Answering the freedom question
The notion of freedom has always played a central role in many human interactions. Throughout history, we know people have fought many wars to gain freedom. It also plays a crucial part in our government today. We are free to vote for our next leader. We are held responsible when we commit a crime because of the presupposition that we were free to choose what we did, and we made the wrong decision. A father can make a promise to his daughter to make an event happen in the future, and his ability to make it happen is governed by the choices he makes.
We take freedom for granted. However, science has taught us that the physical and biological realms our bodies are part of display well defined causal connections. A meteorologist can predict the weather. A doctor can prescribe us antibiotics when we get sick because she knows the antibiotic will cause the illness to fade.
Given the previous facts, the determinist theory states that because we are confined to a physical universe and we are biological beings, our actions must follow the same causal relationships. On the other side of the debate are the indeterminists who argue that although some actions are in fact determined, many are not. They believe that because we are human, our brains have special sets of abilities which distinguish us from other “bodies” (i.e. atoms, animals). Although both the determinist and indeterminist theories can be strong, I believe William James’ answer seems most compelling. For him, there is no determinist theory which can coincide with the lived experience. Most people live their lives with the assumption that personal freedom and moral responsibility exist and their actions follow this belief. But that is not to say all action is free.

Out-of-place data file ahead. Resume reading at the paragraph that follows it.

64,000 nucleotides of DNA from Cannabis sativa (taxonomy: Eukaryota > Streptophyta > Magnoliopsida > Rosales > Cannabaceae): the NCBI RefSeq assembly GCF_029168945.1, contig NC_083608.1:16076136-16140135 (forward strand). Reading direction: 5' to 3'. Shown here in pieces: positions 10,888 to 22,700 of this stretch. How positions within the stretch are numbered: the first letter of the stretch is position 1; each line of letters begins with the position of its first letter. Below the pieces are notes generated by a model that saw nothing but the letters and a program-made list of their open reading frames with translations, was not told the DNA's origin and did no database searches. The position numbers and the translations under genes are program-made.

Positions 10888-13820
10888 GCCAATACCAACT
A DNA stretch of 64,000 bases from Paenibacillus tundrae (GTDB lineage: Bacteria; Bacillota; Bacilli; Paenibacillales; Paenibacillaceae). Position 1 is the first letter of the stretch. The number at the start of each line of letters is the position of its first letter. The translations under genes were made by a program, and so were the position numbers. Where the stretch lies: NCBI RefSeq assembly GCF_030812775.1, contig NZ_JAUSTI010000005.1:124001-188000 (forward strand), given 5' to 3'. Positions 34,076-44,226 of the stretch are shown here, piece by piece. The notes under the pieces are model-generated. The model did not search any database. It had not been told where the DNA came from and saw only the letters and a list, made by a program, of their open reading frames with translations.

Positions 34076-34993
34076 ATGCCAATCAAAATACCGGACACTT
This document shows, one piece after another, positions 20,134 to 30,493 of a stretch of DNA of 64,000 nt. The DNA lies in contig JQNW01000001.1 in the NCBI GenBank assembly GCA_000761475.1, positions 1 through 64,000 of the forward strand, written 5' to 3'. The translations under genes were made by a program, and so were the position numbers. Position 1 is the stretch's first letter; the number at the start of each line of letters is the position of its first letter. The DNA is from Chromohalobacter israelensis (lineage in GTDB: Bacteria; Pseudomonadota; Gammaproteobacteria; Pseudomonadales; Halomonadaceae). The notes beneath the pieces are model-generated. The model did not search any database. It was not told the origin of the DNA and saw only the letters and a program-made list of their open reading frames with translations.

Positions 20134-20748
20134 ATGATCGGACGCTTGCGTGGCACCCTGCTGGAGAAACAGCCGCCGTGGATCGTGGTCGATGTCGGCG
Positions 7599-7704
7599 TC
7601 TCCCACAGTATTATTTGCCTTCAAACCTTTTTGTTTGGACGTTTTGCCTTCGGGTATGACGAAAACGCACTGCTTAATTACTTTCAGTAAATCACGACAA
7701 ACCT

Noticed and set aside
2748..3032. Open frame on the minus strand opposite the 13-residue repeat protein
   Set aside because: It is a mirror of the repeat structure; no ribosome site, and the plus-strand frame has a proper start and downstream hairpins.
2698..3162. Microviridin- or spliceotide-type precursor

Baron d’Holbach is one of the most famous determinists. D’Holbach was a strong advocate of the power of the universe controlling human action. The universe is made up of laws, which according to him are immutable and.
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